We just spent a lovely weekend right by Lake Tahoe. The weekend’s topic was an overview of Boundaries and presented in a low-key, sensitive manner. One attendee said she enjoyed how the topic was shared without guilt. Me too.
I also liked the word picture that boundaries, like fences, should have a gate.
Boundaries are supposed to be able to “breathe,” to be like fences with a gate that can let the good in and the bad out. Individuals with walls for boundaries can let in neither bad nor good. No one touches them.
God designed our personal boundaries to have gates. We should have the freedom to enjoy safe relationships and to avoid destructive ones.” (Boundaries by Dr. Cloud & Dr. Townsend, pp 52-53)
At the end of a retreat, class, or seminar, I like to evaluate the experience. This helps me to see what I learned and how to incorporate the learning into my life.
Below are some questions to ponder after your next retreat.
- What were your expectations and hopes regarding the following: The topic . . . Yourself . . . The ladies . . . God?
- Were your expectations and hopes met in each of the four areas? Why or why not? How?
- What one or two ideas made a great impact on you this weekend?
- What will you do with this information?
- Who will you share it with?
Your Turn – – – How did you answer the questions? What questions would you add?
- Copen, Lisa J. Beyond Casseroles: 505 Ways to Encourage a Chronically Ill Friend. San Diego:Rest Ministries Inc, 2008.
- Copen, Lisa J. So You Want to Start a Chronic Illness-Pain Ministry. San Diego:Rest Ministries Inc, 2002.
- Harvey, Greg. Grieving for Dummies. Hoboken: Wiley Publishing, 2007.
- Kassan, Stuart S. and Charles Vierck, Jr and Elizabeth Vierck. Chronic Pain for Dummies. Hoboken: Wiley Publishing, 2008.
- Koestler , Angela J. and Ann Myers. Understanding Chronic Pain. Jackson: University Press of Mississippi, 2002.
- Thomas, Richard. Alternative Answers to Pain.Pleasanton: Reader’s Digest Association, 1999.
- Wells, Susan Milstrey. A Delicate Balance: Living Successfully with Chronic Illness. Cambridge: Da Capo Press, 2000.
- PainFoundation.org, The American Pain Foundation: Library has information on a variety of topics related to pain: qualifying for disability from Social Security, diseases that cause chronic pain, pain relief studies, therapies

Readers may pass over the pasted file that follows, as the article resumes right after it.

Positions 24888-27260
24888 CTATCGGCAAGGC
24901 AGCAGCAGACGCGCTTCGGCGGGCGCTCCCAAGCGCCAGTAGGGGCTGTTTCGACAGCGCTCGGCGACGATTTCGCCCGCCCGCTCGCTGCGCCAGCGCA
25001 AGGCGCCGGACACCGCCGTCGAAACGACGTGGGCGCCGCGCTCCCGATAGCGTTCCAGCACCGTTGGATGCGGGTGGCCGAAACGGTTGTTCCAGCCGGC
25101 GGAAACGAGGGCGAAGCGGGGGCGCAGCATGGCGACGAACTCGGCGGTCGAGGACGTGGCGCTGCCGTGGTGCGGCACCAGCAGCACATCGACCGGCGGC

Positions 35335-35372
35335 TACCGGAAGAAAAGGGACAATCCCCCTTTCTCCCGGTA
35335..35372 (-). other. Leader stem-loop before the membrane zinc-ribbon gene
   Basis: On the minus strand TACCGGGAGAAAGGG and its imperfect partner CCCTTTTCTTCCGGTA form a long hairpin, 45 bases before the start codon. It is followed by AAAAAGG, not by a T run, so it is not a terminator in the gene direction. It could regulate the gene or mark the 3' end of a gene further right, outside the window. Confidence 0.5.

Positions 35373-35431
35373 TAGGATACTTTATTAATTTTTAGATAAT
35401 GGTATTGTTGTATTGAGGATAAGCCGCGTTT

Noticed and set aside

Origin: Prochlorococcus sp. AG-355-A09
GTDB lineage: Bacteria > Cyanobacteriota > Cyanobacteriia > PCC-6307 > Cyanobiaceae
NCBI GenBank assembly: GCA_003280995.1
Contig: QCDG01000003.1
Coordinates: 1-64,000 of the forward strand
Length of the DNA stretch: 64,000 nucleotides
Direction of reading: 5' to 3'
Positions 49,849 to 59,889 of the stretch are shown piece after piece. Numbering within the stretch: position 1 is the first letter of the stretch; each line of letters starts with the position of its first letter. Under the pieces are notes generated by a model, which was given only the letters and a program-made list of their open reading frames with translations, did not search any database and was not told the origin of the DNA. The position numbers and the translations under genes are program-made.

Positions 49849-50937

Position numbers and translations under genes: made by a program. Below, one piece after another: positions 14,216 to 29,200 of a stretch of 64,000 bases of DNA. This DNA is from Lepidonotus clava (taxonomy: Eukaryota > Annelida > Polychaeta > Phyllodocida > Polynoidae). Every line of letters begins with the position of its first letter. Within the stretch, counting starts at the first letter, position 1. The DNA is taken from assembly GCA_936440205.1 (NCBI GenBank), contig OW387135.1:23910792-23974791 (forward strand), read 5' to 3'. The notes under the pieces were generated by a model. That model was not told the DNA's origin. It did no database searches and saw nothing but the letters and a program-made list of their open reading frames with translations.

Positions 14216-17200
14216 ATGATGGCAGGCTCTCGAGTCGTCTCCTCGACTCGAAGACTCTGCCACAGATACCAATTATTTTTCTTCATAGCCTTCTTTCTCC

- Pain.com, Danemiller Foundation: Information for patients and a forum where pain medicine experts answer questions
- MayoClinic.Com, The Mayo Clinic: Diseases and conditions are listed alphabetically – find updates in research and background information.
- MedlinePlus.gov, Medline Plus: Access to summaries of many medical journal articles, extensive information about drugs, interactive patient tutorials, illustrated medical encyclopedia, and latest health news
- aaPainManage.org, American Academy of Pain Management: Database of 6,000 physicians and accredited pain centers
- AmPainSoc.org, The American Pain Society: Database of pain treatment centers identified by location, services, classification and setting (home or hospital-based)
What books or websites have you found helpful?
Read the rest of this entry
The Bible, God’s revealed Word, doesn’t give just one answer for the question of why there is suffering (pain). It gives many answers. The list of 25 Reasons for Suffering (below) infers that one, none, or a combination of reasons could explain the “why” question. But there is no specific way to determine which answer (if any) belongs to which questioner.
Go here for the rest of the article on How Theology Impacts a Woman in Pain.
I find this list to be encouraging as it shows me that pain (suffering) does have a purpose. Today I’m drawn to #4, #5, #10, #18 and #25. Going through these reasons with their corresponding Scripture would make a good Bible study.
Which of these reasons are especially helpful or encouraging to you today?
25 Reasons Why Christians Suffer by H.L. Willmington. Willmington’s Book of Bible Lists, (1987).
||To produce the fruit of patience
||Rom. 5:3; James 1:3–4;Heb. 10:36
||To produce the fruit of joy
||Ps. 30:5; 126:5–6
||To produce the fruit of maturity
||Eccles. 7:3; 1 Pet. 5:10
||To produce the fruit of righteousness
||To silence the devil
||Job 1:9, 10, 20–22
||To teach us
||Ps. 119:67, 71
||To purify our lives
||Job 23:10; Ps. 66:10–12; Isa.1:25; 48:10; Prov. 17:3; 1 Pet. 1:7
||To make us like Christ
||Heb. 12:9, 10; 1 Pet. 4:12–13; Phil. 3:10; 2 Cor. 4:7–10
||To glorify God
||Ps. 50:15; John 9:1–3; 11:1–4;21:18–19; Phil. 1:19–20
||To prevent us from sinning
||2 Cor. 12:7, 9–10
||To make us confess when we do sin
||Judg. 10:6–7, 15–16; Ps. 32:3–5; Hos. 5:15; 6:1; 2 Chron. 15:3–4
||To chasten us for our sin
||1 Pet. 4:17
||To prove our sonship
||To reveal ourselves to ourselves
||Job 42:6; Luke 15:18
||To help our prayer life
||To become an example to others
||2 Cor. 6:4–5; 1 Thess. 1:6–7
||To qualify us as counselors
||Rom. 12:15; Gal. 6:2;2 Cor. 1:3–5
||To further the gospel witness
||Acts 8:1–5; 16:25–34;Phil. 1:12–13; 2 Tim. 4:6–8, 16–17
||To make us more than conquerors
||2 Cor. 2:14; Rom. 8:35, 37
||To give us insight into God’s nature
||Job 42:5; Rom. 8:14–15, 18
||To drive us closer to God
||1 Pet. 4:14; 2 Cor. 12:10
||To prepare us for a greater ministry
||1 Kings 17–18; John 12:24
||To provide for us a reward
||Matt. 5:10–12; 19:27–29;Rom. 8:16–17; 2 Cor. 4:17
||To prepare us for the kingdom
||2 Thess. 1:5; 2 Tim. 2:12
||To show God’s sovereignty
||Rom. 8:28; 1 Cor. 10:13;Ps. 66:10–12; Gen. 45:5–8; 50:20